Tom Swift in the Land of Wonders by Victor Appleton
Chapter III. Blessings and Enthusiasm
Greetings and inquiries as to health having been passed, not without numerous blessings on the part of Mr. Damon, the little party gathered in the library of the home of Tom Swift sat down and looked at one another.
On Professor Bumper's face there was, plainly to be seen, a look of expectation, and it seemed to be shared by Mr. Damon, who seemed eager to burst into enthusiastic talk. On the other hand Tom Swift appeared a bit indifferent.
Ned himself admitted that he was frankly curious. The story of the big idol of gold had occupied his thoughts for many hours.
"Well, I'm glad to see you both," said Tom again. "You got here all right, I see, Professor Bumper. But I didn't expect you to meet and bring Mr. Damon with you."
"I met him on the train," explained the author of the book on the lost city of Pelone, as well as books on other antiquities. "I had no expectation of seeing him, and we were both surprised when we met on the express."
"It stopped at Waterfield, Tom," explained Mr. Damon, "which it doesn't usually do, being an aristocratic sort of train, not given even to hesitating at our humble little town. There were some passengers to get off, which caused the flier to stop, I suppose. And, as I wanted to come over to see you, I got aboard."
"Glad you did," voiced Tom.
"Then I happened to see Professor Bumper a few seats ahead of me," went on Mr. Damon, "and, bless my scarfpin! he was coming to see you also."
"Well, I'm doubly glad," answered Tom.
"So here we are," went on Mr. Damon, "and you've simply got to come, Tom Swift. You must go with us!" and Mr. Damon, in his enthusiasm, banged his fist down on the table with such force that he knocked some books to the floor.
Koku, the giant, who was in the hall, opened the door and in his imperfect English asked:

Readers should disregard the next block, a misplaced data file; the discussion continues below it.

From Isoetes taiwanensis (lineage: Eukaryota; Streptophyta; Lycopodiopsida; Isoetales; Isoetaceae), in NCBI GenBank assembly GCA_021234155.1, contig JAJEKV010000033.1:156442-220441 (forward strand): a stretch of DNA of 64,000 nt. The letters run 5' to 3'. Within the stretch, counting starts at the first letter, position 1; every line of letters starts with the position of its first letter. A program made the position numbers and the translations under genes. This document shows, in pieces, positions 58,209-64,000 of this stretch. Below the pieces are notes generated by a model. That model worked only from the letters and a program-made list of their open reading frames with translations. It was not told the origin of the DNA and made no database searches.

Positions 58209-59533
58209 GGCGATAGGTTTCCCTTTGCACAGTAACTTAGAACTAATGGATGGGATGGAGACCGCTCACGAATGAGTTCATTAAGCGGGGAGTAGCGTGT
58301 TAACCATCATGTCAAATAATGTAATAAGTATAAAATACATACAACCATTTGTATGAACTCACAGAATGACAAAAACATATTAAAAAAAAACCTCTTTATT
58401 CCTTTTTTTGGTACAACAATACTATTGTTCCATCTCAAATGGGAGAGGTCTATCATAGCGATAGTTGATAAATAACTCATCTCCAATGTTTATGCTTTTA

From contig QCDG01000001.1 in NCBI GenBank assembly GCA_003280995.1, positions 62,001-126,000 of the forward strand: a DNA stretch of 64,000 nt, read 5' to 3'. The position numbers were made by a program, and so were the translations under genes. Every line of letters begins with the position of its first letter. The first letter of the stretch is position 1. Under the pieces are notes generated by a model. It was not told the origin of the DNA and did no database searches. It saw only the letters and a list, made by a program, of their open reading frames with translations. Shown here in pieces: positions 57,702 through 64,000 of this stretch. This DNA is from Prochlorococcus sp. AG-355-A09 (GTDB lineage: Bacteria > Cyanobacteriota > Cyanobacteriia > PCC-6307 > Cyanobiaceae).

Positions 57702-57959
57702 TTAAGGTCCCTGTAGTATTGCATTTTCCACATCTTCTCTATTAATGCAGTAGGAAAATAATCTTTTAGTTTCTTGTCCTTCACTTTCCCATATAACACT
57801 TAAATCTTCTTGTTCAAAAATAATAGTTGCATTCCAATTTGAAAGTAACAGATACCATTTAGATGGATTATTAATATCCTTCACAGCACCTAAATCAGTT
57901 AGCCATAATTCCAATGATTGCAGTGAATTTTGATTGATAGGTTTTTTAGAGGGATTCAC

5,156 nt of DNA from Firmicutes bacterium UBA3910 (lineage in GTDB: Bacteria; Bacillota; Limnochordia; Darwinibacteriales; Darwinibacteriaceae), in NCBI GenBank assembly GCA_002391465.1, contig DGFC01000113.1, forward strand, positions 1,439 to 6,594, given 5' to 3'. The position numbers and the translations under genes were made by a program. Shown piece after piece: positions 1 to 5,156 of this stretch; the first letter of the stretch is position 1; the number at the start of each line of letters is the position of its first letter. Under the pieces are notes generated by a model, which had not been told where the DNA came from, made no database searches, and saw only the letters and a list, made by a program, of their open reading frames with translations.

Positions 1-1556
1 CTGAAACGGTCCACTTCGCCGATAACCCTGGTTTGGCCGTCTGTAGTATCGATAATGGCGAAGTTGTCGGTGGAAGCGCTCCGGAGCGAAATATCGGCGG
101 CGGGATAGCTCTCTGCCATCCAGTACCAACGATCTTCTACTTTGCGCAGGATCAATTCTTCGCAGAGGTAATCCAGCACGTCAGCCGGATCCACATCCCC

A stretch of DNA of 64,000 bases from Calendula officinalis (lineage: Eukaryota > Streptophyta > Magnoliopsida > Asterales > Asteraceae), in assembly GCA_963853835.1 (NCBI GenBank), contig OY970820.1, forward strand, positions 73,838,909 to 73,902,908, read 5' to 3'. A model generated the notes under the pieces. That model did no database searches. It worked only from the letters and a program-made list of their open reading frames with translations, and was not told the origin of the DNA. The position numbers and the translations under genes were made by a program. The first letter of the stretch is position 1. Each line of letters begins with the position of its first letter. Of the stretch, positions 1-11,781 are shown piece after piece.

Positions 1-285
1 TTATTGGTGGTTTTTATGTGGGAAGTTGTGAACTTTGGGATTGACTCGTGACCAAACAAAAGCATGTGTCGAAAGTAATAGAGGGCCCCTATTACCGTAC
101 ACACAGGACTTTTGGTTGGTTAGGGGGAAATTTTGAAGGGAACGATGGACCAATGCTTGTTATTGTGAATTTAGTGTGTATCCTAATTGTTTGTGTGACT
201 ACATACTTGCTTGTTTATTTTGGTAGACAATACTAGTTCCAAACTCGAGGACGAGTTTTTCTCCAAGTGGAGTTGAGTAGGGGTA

"Master Tom knock for him bigs man?"
"No," answered Tom with a smile, "I didn't knock or call you, Koku. Some books fell, that is all."
"Massa Tom done called fo' me, dat's what he done!" broke in the petulant voice of Eradicate.
"No, Rad, I don't need anything," Tom said. "Though you might make a pitcher of lemonade. It's rather warm."
"Right away, Massa Tom! Right away!" cried the old colored man, eager to be of service.
"Me help, too!" rumbled Koku, in his deep voice. "Me punch de lemons!" and away he hurried after Eradicate, fearful lest the old servant do all the honors.
"Same old Rad and Koku," observed Mr. Damon with a smile. "But now, Tom, while they're making the lemonade, let's get down to business. You're going with us, of course!"
"Where?" asked Tom, more from habit than because he did not know.
"Where? Why to Honduras, of course! After the idol of gold! Why, bless my fountain pen, it's the most wonderful story I ever heard of! You've read Professor Bumper's article, of course. He told me you had. I read it on the train coming over. He also told me about it, and---- Well, I'm going with him, Tom Swift.
"And think of all the adventures that may befall us! We'll get lost in buried cities, ride down raging torrents on a raft, fall over a cliff maybe and be rescued. Why, it makes me feel quite young again!" and Mr. Damon arose, to pace excitedly up and down the room.
Up to this time Professor Bumper had said very little. He had sat still in his chair listening to Mr. Damon. But now that the latter had ceased, at least for a time, Tom and Ned looked toward the scientist.
"I understand, Tom," he said, "that you read my article in the magazine, about the possibility of locating some of the lost and buried cities of Honduras?"
"Yes, Ned and I each read it. It was quite wonderful."
"And yet there are more wonders to tell," went on the professor. "I did not give all the details in that article. I will tell you some of them. I have brought copies of the documents with me," and he opened a small valise and took out several bundles tied with pink tape.
"As Mr. Damon said," he went on while arranging his papers, "he met me on the train, and he was so taken by the story of the idol of gold that he agreed to accompany me to Central America."
"On one condition!" put in the eccentric man.
"What's that? You didn't make any conditions while we were talking," said the scientist.
"Yes, I said I'd go if Tom Swift did."
"Oh, yes. You did say that. But I don't call that a condition, for of course Tom Swift will go. Now let me tell you something more than I could impart over the telephone.